I was hoping to share that Emily has been sleeping through the night and not waking up crying (a pattern we have been trying to break for a few weeks now), but I would be lying. On Wednesday and Thursday, Emily slept peacefully through the night and didn't wake up until about 8 or 8:30. We thought we were starting a new trend, but No! This morning, Emily woke up crying at 5:30. She struggles with some congestion and an abundance of saliva in the mornings. She starts choking and gets herself all flustered about it. She calmed pretty quickly this morning, but once she is awake, she starts grinding her teeth until she falls asleep again.
I really think that noise could be used in interrogations - you will have to listen to grinding until you tell me what I want to know! It is the most awful sound I have ever heard. I would say just about anything to anyone to make it stop. It makes me just a little bit crazy! If she wakes up and starts grinding, I go to sleep on the couch. I am so glad that the couch is comfortable because I have been spending some time sleeping on it! Mike has a much higher tolerance for the noise, so he gets to stay in the bed (and I have no doubt that he is happy to have it all to himself).
Well these things are not really new, so that is not what I wanted to post about...
I usually give Emily a bath. Mike has a bad back. Leaning over the tub and picking up Emily when she is slippery is not a good idea. Since Emily does not adapt well to change, I try to do the same routine every time I give her a bath. I do everything in the same order and in the same way every time. Emily likes knowing what to expect. A few months ago, I started to ask her to lift her arm up for me, when I was putting on lotion after the bath. At first, she would barely bring her arm off the floor and I would praise her like crazy and make a big deal out of it. After doing that a few times, she got the hang of it. When I first ask her, she smirks at me as if to say "I know what you are asking me to do" and then she lifts her arms straight up in the air.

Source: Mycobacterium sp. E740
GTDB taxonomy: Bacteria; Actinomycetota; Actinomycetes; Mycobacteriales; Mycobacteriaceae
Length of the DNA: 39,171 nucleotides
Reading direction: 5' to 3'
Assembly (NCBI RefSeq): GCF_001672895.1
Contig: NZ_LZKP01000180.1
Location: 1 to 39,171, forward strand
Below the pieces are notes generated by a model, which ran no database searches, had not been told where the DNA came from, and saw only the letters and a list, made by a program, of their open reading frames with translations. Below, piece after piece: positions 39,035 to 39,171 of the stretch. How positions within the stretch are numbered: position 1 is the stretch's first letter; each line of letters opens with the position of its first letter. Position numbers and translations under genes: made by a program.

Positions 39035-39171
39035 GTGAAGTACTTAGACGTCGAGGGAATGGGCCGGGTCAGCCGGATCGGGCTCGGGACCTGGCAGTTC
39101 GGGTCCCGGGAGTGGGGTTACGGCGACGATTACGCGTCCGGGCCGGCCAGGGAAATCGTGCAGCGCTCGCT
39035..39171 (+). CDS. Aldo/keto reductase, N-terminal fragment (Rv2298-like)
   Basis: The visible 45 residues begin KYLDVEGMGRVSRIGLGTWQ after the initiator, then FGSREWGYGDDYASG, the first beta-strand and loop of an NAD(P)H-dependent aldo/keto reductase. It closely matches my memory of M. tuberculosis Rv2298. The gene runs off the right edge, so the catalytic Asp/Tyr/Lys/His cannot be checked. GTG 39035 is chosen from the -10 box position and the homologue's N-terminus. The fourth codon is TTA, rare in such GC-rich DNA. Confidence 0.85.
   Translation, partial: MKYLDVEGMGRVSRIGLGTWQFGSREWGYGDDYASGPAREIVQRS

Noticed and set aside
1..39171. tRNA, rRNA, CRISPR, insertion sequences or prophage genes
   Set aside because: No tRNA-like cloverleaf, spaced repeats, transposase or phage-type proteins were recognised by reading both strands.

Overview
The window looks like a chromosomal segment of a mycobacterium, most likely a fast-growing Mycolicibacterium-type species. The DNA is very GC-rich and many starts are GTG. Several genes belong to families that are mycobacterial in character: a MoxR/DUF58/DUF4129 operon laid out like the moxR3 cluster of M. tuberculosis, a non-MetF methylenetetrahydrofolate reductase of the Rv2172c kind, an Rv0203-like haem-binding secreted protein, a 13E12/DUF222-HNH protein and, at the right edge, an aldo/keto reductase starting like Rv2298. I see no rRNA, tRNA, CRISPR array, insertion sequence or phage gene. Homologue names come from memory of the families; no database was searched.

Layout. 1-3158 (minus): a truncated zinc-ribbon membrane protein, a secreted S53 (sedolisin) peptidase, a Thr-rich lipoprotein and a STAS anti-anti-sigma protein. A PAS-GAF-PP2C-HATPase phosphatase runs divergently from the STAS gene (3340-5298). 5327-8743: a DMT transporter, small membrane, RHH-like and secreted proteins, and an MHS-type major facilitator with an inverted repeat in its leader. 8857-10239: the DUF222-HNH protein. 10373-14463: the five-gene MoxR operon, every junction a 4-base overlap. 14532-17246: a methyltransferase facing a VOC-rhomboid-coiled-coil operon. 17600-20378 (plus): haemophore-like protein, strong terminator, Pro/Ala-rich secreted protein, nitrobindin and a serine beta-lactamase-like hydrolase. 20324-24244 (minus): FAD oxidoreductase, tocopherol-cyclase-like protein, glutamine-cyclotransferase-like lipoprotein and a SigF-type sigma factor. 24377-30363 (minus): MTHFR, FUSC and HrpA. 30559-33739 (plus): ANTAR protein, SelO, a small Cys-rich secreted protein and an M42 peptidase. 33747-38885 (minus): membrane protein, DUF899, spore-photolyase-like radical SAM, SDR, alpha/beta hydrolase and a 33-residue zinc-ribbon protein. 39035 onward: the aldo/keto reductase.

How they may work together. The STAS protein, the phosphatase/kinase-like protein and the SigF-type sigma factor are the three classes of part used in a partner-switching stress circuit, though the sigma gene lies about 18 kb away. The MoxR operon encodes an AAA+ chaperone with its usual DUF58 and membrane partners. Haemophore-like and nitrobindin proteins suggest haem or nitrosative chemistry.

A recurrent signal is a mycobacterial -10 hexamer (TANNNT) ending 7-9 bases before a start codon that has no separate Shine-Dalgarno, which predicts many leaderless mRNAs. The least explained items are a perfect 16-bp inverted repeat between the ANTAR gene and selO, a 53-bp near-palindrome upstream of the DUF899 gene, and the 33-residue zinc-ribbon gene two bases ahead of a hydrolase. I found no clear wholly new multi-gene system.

I was so excited that she started doing this. One, it shows that she understands what I am asking her to do - receptive language skills, anyone? Two, it is purposeful movement. That is a tall order for Emily. She has to work harder than most to make purposeful movements. I bragged to all her therapists about it and they were thrilled, but Emily wanted to show us that she wasn't done. Now, when I put on lotion after bath time, I don't have to ask her to lift her arms. She knows when to do it and she does it on her own. Woo hoo!
Sometimes dressing Emily can be like a wrestling match. Have you ever tried to put pants on a child with both legs bent up? No easy task! We try to put comfy clothes on her. Jeans are not really an option. We need clothes that have a little give in them. Well, when I put Emily's pants on, I usually put one leg on and then put my hand in the other one and pull her other leg through. When I do this I tell her "push" so she will help me out. Sometimes this works and sometimes it doesn't. When it does work, she puts both legs straight out and smiles big. It is really adorable! It really helps to get her pants on too!
Emily has been showing us another new skill lately. She spends time in her stander every day. We shoot for 30 minutes 2 times a day. Sometimes she will stay in longer and sometimes we are happy to get her in it once. The stander that we have can lay flat if you take it completely apart. Since we have no desire to spend 20 minutes taking it apart before we put her in and when we take her out, we usually just lean it back. She normally wears her orthotics and turtle shell so that helps to give her some support while we are strapping her in. When we take her out of the stander, we have been taking all the straps off and letting her just stand there on her own. She isn't fully upright - the stander leans back a bit. She has been standing longer and longer when we do this. The other night it had to be about 3 or 4 minutes! As I mentioned, she is usually wearing her turtle shell, so that helps to give her trunk the support she needs. But to stand on her own, with very little support is HUGE!
She even did a great job the other night with her head. She returned to aqua therapy after about a month and a half. Mike said that she did really great in the pool. Later that night, we were so excited to see her holding up her head more and more. This has been an area of concern lately as she tends to lean over to one side (we find ourselves saying "head up" a LOT). Well that night, she was holding her head high and when it would start to fall and we said "head up", she would put it back up.
We still have some work to do in these areas, but we are definitely celebrating Emily's progress. That is why we call them inchstones - bit by bit she is learning! And she isn't afraid to show off her new skills (when she feels like it).